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21 Myths About Exercise And Aging.

21 Myths About Exercise And Aging.
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Debunking the myths about aging and exercise, research has shown that even seniors can benefit from physical activity. Though it’s important to take into account any health conditions you may have, staying active is a great way to stay healthy as you age. Here are 21 of the most common myths about aging and exercise debunked.

Myth 1: You can’t work out if you have high blood pressure or heart disease

Truth: It’s possible to slowly increase intensity levels with doctor supervision until you reach a level appropriate for your health status and aging. Talk to your doctor first before starting any new fitness program!

Myth 2: Exercise will make arthritis worse

Truth: Exercise does not worsen arthritis symptoms in adults aging with osteoarthritis of the knee or hip. According to a recent study from the American College of Rheumatology. In fact, for some individuals, it can actually help improve arthritis symptoms and decrease pain levels.

However, some forms of arthritis such as ankylosing spondylitis may worsen due to exercise. So you should always talk to your doctor first before starting a new fitness plan.

21 Myths About Exercise And Aging
Exercise will make arthritis worse.

Myth 3: All skinny people are healthy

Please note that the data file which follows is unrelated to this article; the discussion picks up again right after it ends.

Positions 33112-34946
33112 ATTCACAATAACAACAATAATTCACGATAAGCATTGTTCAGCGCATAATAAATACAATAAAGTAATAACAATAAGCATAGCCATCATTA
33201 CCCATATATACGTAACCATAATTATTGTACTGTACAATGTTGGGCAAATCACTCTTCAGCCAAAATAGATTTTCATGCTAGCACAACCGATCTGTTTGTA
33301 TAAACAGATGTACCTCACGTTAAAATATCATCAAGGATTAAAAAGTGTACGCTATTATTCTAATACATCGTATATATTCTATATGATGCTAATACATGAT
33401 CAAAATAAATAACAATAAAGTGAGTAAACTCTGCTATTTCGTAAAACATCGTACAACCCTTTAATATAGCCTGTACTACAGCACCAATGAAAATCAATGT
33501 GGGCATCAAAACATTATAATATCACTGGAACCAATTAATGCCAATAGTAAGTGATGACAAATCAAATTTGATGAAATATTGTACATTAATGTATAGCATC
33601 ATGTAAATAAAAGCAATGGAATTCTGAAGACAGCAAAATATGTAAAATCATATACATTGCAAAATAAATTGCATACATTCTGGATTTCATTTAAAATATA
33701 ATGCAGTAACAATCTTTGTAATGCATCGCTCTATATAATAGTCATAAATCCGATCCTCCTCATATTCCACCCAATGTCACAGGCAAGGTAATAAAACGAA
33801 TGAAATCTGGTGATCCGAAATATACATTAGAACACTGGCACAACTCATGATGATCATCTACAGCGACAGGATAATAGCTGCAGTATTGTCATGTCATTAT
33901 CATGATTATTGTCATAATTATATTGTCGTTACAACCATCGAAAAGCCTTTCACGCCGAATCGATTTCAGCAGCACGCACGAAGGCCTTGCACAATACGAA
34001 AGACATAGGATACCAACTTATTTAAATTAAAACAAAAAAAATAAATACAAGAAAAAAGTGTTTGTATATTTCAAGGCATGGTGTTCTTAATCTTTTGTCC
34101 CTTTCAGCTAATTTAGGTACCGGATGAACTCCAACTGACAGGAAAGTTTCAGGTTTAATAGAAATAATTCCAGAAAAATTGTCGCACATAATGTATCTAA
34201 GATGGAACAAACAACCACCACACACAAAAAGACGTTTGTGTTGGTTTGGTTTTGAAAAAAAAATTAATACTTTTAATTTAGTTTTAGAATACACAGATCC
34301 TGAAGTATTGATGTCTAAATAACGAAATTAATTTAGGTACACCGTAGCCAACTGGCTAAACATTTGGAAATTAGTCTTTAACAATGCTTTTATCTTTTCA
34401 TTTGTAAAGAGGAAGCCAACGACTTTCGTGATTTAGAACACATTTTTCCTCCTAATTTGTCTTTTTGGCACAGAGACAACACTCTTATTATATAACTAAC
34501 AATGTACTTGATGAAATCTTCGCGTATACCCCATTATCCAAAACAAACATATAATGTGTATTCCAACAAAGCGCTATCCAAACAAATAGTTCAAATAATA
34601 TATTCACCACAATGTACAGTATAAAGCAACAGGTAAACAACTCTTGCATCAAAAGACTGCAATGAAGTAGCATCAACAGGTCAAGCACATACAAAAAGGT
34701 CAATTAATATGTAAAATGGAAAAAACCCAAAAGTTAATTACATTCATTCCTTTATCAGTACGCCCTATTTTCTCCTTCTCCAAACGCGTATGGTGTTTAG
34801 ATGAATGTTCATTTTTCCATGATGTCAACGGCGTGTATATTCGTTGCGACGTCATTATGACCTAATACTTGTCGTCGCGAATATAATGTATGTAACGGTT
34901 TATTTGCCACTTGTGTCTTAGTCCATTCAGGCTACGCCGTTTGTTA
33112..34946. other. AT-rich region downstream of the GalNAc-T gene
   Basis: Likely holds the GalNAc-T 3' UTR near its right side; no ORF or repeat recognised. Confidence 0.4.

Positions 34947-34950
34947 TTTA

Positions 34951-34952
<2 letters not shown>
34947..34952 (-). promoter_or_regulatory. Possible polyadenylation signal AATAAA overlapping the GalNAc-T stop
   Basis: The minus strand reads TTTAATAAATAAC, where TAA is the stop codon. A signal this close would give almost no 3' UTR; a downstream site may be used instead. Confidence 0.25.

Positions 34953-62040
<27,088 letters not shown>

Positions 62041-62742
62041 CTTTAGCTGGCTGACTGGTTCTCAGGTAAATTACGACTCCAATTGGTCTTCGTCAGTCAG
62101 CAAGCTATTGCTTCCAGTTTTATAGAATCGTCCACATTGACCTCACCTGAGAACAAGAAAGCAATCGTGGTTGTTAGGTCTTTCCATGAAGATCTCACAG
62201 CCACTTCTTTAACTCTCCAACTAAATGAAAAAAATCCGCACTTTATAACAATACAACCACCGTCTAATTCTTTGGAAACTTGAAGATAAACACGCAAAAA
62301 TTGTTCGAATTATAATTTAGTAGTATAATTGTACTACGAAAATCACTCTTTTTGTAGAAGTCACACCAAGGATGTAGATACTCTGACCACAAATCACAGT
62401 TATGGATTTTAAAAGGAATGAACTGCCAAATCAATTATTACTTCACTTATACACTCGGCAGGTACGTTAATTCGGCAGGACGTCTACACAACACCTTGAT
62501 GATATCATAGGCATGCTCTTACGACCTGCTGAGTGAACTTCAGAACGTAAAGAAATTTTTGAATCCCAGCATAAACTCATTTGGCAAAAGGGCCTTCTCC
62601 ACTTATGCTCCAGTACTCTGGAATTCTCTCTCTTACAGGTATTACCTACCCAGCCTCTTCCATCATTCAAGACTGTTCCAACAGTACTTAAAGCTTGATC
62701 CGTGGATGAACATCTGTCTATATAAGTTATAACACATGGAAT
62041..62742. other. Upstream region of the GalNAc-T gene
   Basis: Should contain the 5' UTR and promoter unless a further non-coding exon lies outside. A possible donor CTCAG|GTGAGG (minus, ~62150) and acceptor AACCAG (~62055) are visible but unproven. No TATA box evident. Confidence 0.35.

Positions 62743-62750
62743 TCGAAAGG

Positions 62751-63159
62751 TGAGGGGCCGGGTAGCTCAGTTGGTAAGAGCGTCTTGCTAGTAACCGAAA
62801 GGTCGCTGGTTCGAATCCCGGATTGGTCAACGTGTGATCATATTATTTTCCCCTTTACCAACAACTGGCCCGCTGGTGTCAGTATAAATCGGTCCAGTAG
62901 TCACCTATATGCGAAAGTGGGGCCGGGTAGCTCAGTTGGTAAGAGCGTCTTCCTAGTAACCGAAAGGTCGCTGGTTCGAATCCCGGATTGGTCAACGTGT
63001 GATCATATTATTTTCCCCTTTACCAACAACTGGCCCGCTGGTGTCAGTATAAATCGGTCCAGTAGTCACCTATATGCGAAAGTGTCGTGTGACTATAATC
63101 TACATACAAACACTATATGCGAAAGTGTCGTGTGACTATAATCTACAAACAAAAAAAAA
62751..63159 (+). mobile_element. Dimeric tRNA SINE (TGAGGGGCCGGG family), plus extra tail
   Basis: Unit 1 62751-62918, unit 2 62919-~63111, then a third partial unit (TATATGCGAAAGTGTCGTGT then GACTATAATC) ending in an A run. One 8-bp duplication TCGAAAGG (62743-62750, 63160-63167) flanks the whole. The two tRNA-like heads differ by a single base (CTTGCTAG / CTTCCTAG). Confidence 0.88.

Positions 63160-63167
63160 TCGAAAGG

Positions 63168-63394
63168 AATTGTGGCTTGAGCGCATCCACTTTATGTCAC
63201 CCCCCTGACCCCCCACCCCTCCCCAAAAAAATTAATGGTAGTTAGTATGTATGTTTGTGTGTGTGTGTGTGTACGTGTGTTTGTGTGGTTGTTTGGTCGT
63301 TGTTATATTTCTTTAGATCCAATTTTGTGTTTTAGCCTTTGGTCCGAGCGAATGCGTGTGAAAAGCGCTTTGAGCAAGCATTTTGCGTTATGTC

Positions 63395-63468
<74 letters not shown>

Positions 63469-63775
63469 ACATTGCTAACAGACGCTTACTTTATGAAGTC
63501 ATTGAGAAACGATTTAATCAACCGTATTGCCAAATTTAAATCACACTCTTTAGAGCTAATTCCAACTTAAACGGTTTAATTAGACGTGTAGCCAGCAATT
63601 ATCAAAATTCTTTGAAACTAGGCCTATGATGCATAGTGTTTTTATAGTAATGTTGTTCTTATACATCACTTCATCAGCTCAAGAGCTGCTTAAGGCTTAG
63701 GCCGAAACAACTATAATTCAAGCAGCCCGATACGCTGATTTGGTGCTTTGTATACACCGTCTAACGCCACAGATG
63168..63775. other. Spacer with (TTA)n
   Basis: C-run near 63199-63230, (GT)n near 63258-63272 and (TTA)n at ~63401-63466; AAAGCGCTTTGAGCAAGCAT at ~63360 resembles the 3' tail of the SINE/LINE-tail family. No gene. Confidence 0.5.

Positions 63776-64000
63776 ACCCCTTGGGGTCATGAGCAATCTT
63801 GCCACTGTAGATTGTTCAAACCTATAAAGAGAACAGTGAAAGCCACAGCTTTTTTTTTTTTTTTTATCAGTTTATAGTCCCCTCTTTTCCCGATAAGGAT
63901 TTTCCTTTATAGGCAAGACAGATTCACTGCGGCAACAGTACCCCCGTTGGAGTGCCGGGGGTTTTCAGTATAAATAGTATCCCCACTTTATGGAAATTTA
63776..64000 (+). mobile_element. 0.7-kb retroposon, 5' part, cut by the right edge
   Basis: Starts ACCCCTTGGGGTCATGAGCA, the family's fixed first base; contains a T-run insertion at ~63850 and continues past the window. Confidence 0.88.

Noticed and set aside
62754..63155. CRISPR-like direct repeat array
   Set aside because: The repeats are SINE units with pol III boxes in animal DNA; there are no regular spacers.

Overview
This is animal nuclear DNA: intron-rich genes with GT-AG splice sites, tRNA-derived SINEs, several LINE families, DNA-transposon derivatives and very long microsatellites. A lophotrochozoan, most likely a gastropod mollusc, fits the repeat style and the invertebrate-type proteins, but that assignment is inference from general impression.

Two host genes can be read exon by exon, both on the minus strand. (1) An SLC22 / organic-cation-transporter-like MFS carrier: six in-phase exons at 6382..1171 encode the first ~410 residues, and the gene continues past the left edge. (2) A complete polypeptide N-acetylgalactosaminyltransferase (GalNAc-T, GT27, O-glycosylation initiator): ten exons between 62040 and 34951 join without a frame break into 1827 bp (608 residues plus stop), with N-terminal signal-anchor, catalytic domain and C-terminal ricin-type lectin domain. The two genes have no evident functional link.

Truth: Not all skinny people are healthy. Many fit people have just as many health problems, if not more, than overweight or obese individuals. Health problems may be less visible because of their body size, but this doesn’t mean they’re any healthier.

Therefore, you should always talk to your doctor first before starting a new fitness plan. Because you never know what might be lurking under the surface (for instance an undiagnosed chronic disease).

Myth 4: As You Get Older, It’s Harder To Lose Weight

Truth: The types of food that make up your meals change. But your metabolism shouldn’t slow down due to aging unless there is another underlying medical condition. This means that even when you’re 70. You should still be able to work the same number of calories off as a 20-year-old.

Myth 5: You can’t lift weights if you have arthritis

Truth: It is absolutely possible to continue doing strength training exercises even with arthritis. As long as your doctor gives their approval and recommends adaptations to make the exercise easier. (such as not locking your elbow on certain stretches or not holding your breath). It’s perfectly fine for people with arthritis to keep lifting!

Myth 6: Older adults shouldn’t run

Truth: There may be some age-related changes that occur in the body such as an increased risk of osteoarthritis. But this doesn’t mean that all older adults who want to start running should just give up. Fitness gurus suggest any modifications to running programs for older adults. Such as reducing speed to make it easier on the joints. However, if you’re healthy enough to run (and your doctor says that it’s okay), then there is nothing stopping you!